Lillian Leigh was taking in the view from the train on her way home from work when a call from her father – who doubled as her GP – turned the world on its head. Her radiology scans had come back with news far worse than either had anticipated: stage four lung cancer.
Ms Leigh, then just 34 and the mother of a three-year-old, ran home to embrace her husband Peter, and scoop up the little girl. “I got home and there were no words, no words that anyone could say,” she told Fairfax Media. “My husband and I, we didn’t talk, there were lots of tears, and I was just holding my child, wondering how long I had.”
Relatively lucky: Lillian Leigh, with husband Peter and their daughter. Photo: supplied
The illness had crept up on her by stealth, with few signs beyond a slight cough and a fatigue that she could never quite dispel but which she put down to a busy life as a social justice lawyer and parenting a toddler.
More tests revealed hers was one of the very rarest forms of non-small cell cancer. But, she says, she was “relatively lucky” in that a persistent oncologist found that her disease might respond to an expensive anti-cancer drug called Xalkori. The only problem was that it was not available as a government-subsidised drug for people with her kind of cancer, although it was for others with different cancer variants.
Ms Leigh spent $40,000 from her own funds on the drug over several months before she had to stop taking it because of severe side effects.
Again, in her own words, she was “lucky” enough to be enrolled in a trial for an even newer drug, Lorlatinib, which has now markedly improved her prospects over the last 18 months.
But her story highlights the inequities that bedevil the treatment regimes available to different classes of cancer patients. It’s a situation that cancer specialists and patients hope to tackle in a two-day conference beginning in Canberra on Tuesday aimed at finding ways to make the latest advances in cancer treatment much more widely available.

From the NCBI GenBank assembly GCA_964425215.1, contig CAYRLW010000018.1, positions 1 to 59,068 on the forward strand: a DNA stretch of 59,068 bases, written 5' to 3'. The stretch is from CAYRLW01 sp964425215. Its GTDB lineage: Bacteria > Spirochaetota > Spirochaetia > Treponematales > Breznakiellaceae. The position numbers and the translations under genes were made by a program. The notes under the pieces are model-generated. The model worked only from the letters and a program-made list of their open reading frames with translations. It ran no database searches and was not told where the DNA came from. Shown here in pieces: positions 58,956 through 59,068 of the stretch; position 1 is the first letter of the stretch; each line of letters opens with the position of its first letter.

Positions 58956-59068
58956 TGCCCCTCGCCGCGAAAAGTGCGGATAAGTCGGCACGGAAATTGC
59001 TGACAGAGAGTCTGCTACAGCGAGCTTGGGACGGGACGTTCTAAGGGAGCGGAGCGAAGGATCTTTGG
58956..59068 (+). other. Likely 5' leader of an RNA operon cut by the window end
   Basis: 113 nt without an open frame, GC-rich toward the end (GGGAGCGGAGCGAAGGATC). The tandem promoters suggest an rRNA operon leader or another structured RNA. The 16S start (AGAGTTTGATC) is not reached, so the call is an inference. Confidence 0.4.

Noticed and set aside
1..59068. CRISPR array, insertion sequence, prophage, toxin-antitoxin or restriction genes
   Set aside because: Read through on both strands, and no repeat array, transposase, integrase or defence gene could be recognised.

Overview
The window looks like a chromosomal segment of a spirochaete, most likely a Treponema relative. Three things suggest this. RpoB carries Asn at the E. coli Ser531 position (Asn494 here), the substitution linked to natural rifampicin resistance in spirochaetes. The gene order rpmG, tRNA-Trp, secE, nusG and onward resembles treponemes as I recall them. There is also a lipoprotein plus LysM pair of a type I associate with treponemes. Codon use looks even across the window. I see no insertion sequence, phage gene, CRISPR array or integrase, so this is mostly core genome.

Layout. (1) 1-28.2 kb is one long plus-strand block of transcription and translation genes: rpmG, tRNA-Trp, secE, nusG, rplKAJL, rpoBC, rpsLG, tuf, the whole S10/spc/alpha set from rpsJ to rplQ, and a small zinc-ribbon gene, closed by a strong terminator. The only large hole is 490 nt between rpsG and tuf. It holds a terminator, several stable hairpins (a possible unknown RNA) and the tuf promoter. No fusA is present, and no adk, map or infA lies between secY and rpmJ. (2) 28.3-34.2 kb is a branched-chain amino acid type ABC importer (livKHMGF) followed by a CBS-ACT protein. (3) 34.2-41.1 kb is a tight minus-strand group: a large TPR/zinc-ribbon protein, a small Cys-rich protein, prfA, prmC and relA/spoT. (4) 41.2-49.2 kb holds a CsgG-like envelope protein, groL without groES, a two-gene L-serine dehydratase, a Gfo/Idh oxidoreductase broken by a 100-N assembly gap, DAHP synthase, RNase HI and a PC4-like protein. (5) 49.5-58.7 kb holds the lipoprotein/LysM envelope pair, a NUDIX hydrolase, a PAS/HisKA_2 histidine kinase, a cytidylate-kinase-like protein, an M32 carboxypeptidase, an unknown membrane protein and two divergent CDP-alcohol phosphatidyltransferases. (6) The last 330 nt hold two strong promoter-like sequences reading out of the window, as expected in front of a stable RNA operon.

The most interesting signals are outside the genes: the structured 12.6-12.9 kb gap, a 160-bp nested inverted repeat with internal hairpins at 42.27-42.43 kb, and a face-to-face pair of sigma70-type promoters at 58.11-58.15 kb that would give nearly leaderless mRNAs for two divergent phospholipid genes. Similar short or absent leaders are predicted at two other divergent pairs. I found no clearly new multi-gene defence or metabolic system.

Chairman of Rare Cancers Australia Richard Vines says there is growing hope for sufferers about new frontiers in combating the disease. But he says that “the technology and medications are coming so fast right now that the science is well ahead of the policy and the regulations”.
One problem is clunky and outmoded protocols for running clinical trials, which often leave rare cancer sufferers out of the loop because they don’t have the same weight of numbers that the more common cancers do. Another anomaly is drugs being subsidised for some forms of cancer, but not other forms of the disease, even though they might be just as effective for the non-approved user group as the approved group.
“Right now the system is that each [use] has to be applied for separately and subsidies are set at a different price and the rarer ones will be right at the end of the process. It’s bureaucracy gone crazy,” Mr Vine says.
Professor Michael Boyer of the Chris O’Brien Lifehouse Centre in Sydney says improving outcomes in cancer is not just about new drugs and who has access to them, but about access to services. “If a patient is sitting in Bourke how do you make sure they have access to the things they need, the tests and the biopsies and the specialist expertise? It really is about the care delivery system as well.”
Ms Leigh says she hopes the conference will mean more “equitable access and expediency” for cancer sufferers like herself.
She knows people who have died because they could not get onto a trial and had no other way of accessing a new drug.
“As soon as we know that it works, a country like Australia should not have people lose lives because they cannot access these drugs,” she says.